The customer further testified that he had observed several of Sears' employees going up and down the stairway during the fifteen minute period preceding plaintiff's fall, and that "the debris, the peanuts, the popcorn bags, the cups" were obvious to those employees.

In our opinion, a trier of fact could conclude from the testimony of the customer that a grain of popcorn or a peanut could have caused the plaintiff's foot to roll, as well as the pencil found on the steps, and that the leaving to the jury's determination the exact object causing the fall would not render the issue of causation speculative. See Stringer v. Cooper, 486 *642 S.W.2d 751 (Tenn. App. 1972), wherein it is pointed out:

If a defendant is responsible for negligently permitting several objects to be on the floor, he would be responsible for each one of them and it would make no difference which particular one caused the fall.

Id., at 756.

Further, as is pointed out in the dissenting opinion filed in this case in the Court of Appeals, "it may be reasonably inferred [from the evidence] that defendant had no policy to systematically clean the floor and stairways of trash and other debris that accumulated throughout the day and there is ample evidence from which the triers of fact could conclude that the defendant did not maintain the stairway in a reasonably safe condition. It may also be inferred from the evidence that the debris, including the pencil, had been trampled on repeatedly prior to plaintiff's fall." Moreover, the failure of Sears' employees, who traversed the area in the fifteen minute period prior to plaintiff's fall, to see the condition does not remove from the triers of fact the issue of whether the defendant reasonably should have known of the debris on the stairway or its obvious danger. Henson v. F.W. Woolworth Co., 537 S.W.2d 923 (Tenn. App. 1974). In our opinion, as we view the evidence, a trier of fact could reasonably conclude that Sears had constructive knowledge of the condition of the stairs in sufficient time to have removed the debris or have warned customers using the stairway of its condition and, in failing to do so, was guilty of negligence that proximately caused plaintiff to fall and be injured. It follows that a directed verdict for the defendant was error.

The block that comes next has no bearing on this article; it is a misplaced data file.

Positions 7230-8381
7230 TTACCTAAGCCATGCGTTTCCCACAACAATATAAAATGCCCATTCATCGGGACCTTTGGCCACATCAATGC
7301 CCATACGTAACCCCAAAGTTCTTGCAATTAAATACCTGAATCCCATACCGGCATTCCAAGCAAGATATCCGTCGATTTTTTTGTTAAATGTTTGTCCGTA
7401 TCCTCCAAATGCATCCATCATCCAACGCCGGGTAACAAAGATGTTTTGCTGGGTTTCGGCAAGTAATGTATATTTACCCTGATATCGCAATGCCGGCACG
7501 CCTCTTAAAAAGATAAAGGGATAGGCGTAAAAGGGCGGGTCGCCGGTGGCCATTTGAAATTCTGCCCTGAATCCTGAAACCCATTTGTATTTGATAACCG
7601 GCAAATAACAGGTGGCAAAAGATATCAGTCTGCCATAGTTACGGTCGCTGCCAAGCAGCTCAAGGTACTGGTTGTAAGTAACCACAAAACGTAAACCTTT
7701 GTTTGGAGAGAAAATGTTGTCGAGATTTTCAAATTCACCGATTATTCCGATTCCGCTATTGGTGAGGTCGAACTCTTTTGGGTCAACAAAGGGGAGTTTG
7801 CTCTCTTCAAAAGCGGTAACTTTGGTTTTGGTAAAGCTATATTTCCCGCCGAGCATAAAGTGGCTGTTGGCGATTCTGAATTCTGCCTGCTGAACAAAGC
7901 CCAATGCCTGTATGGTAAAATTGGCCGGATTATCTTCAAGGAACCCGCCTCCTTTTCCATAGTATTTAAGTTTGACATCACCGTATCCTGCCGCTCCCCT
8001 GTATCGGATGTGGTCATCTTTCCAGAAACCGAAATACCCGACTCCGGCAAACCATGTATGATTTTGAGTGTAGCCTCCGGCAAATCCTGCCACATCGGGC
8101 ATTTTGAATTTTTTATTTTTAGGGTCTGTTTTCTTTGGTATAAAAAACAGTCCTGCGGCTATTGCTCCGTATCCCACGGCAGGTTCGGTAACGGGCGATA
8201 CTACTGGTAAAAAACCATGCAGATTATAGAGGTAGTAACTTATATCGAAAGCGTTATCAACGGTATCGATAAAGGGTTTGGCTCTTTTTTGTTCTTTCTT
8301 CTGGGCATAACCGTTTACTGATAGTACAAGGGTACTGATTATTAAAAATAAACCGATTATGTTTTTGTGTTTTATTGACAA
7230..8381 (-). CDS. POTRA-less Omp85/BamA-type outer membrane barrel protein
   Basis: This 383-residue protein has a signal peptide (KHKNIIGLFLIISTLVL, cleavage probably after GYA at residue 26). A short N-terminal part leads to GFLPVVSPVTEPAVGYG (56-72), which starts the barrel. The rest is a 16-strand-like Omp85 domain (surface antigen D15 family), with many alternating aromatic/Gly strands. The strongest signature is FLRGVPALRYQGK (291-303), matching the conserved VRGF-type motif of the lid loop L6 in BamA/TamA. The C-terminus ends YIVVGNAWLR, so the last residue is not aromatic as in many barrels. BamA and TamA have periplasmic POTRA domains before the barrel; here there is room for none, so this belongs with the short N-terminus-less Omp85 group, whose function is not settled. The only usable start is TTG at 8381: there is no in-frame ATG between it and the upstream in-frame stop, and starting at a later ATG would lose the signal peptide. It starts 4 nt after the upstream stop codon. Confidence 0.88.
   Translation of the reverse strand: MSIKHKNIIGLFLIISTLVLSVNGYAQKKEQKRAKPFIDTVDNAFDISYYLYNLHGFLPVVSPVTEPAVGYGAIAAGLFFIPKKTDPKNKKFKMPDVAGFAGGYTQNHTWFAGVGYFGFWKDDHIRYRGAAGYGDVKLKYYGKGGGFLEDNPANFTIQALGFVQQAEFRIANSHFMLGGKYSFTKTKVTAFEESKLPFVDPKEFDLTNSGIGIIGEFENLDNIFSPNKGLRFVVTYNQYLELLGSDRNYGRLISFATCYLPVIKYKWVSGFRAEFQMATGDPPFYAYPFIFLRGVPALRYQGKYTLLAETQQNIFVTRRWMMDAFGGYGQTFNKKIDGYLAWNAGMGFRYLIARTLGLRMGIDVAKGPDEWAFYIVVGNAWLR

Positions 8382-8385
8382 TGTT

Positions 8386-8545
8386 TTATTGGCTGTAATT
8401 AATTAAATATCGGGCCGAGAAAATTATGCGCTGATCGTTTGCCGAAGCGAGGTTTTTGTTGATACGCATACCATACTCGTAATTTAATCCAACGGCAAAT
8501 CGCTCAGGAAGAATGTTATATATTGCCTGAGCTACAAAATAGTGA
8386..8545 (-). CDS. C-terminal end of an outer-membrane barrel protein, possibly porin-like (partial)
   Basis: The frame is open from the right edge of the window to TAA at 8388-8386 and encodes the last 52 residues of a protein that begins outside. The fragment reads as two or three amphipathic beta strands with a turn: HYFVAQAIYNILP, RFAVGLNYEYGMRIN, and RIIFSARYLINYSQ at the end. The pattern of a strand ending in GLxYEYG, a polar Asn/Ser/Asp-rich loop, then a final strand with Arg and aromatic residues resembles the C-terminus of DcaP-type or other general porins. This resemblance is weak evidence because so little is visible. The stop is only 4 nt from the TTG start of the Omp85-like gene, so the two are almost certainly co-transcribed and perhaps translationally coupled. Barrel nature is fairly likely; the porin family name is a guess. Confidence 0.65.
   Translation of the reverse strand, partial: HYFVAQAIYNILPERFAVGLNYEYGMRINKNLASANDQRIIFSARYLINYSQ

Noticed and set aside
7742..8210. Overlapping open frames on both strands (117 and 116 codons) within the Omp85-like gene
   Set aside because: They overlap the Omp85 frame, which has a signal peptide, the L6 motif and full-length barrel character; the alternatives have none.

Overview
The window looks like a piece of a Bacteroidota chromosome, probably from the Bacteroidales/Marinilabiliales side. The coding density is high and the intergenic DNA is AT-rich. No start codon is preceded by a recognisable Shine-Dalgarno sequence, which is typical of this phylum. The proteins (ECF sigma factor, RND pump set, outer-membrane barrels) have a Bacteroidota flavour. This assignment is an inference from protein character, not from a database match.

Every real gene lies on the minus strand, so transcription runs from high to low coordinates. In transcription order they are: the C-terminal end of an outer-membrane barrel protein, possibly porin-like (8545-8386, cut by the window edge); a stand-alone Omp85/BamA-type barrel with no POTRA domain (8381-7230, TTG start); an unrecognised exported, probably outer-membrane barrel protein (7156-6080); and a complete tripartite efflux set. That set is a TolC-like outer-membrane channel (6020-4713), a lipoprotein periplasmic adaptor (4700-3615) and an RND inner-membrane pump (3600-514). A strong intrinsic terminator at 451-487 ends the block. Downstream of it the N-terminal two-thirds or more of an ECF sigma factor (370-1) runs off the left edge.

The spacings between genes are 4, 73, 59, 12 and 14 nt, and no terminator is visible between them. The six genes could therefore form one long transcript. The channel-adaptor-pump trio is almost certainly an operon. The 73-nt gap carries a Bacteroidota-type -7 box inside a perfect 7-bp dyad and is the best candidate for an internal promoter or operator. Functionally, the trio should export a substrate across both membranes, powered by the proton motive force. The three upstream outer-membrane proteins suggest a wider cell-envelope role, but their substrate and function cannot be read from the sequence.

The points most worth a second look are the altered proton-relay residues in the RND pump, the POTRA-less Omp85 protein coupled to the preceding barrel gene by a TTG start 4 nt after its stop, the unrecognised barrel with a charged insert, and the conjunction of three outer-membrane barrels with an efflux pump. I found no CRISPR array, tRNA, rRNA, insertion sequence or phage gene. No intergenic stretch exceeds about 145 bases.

The judgment for defendant is reversed and the cause is remanded to the trial court for trial. Costs incident to the appeal will be paid by Sears, Roebuck and Company.

BROCK, C.J., and FONES, HARBISON, and DROWOTA, JJ., concur.